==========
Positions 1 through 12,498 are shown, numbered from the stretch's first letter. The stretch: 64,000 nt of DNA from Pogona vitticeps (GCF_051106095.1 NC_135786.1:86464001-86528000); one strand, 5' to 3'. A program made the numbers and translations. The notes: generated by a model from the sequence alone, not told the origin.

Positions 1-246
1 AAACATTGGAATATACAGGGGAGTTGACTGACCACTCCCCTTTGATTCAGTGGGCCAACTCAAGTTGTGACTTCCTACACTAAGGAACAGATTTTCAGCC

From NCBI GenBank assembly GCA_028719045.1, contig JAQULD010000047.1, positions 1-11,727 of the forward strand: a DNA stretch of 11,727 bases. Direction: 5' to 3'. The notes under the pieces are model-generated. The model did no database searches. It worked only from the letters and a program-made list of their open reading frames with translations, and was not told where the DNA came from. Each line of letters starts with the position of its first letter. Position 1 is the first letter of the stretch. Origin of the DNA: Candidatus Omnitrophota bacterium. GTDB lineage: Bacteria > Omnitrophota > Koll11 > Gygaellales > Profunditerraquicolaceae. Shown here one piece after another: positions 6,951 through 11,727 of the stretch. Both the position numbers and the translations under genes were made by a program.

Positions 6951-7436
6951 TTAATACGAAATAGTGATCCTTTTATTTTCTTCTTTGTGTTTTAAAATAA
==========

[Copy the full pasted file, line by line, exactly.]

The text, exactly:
Positions 1 through 12,498 are shown, numbered from the stretch's first letter. The stretch: 64,000 nt of DNA from Pogona vitticeps (GCF_051106095.1 NC_135786.1:86464001-86528000); one strand, 5' to 3'. A program made the numbers and translations. The notes: generated by a model from the sequence alone, not told the origin.

Positions 1-246
1 AAACATTGGAATATACAGGGGAGTTGACTGACCACTCCCCTTTGATTCAGTGGGCCAACTCAAGTTGTGACTTCCTACACTAAGGAACAGATTTTCAGCC

From NCBI GenBank assembly GCA_028719045.1, contig JAQULD010000047.1, positions 1-11,727 of the forward strand: a DNA stretch of 11,727 bases. Direction: 5' to 3'. The notes under the pieces are model-generated. The model did no database searches. It worked only from the letters and a program-made list of their open reading frames with translations, and was not told where the DNA came from. Each line of letters starts with the position of its first letter. Position 1 is the first letter of the stretch. Origin of the DNA: Candidatus Omnitrophota bacterium. GTDB lineage: Bacteria > Omnitrophota > Koll11 > Gygaellales > Profunditerraquicolaceae. Shown here one piece after another: positions 6,951 through 11,727 of the stretch. Both the position numbers and the translations under genes were made by a program.

Positions 6951-7436
6951 TTAATACGAAATAGTGATCCTTTTATTTTCTTCTTTGTGTTTTAAAATAA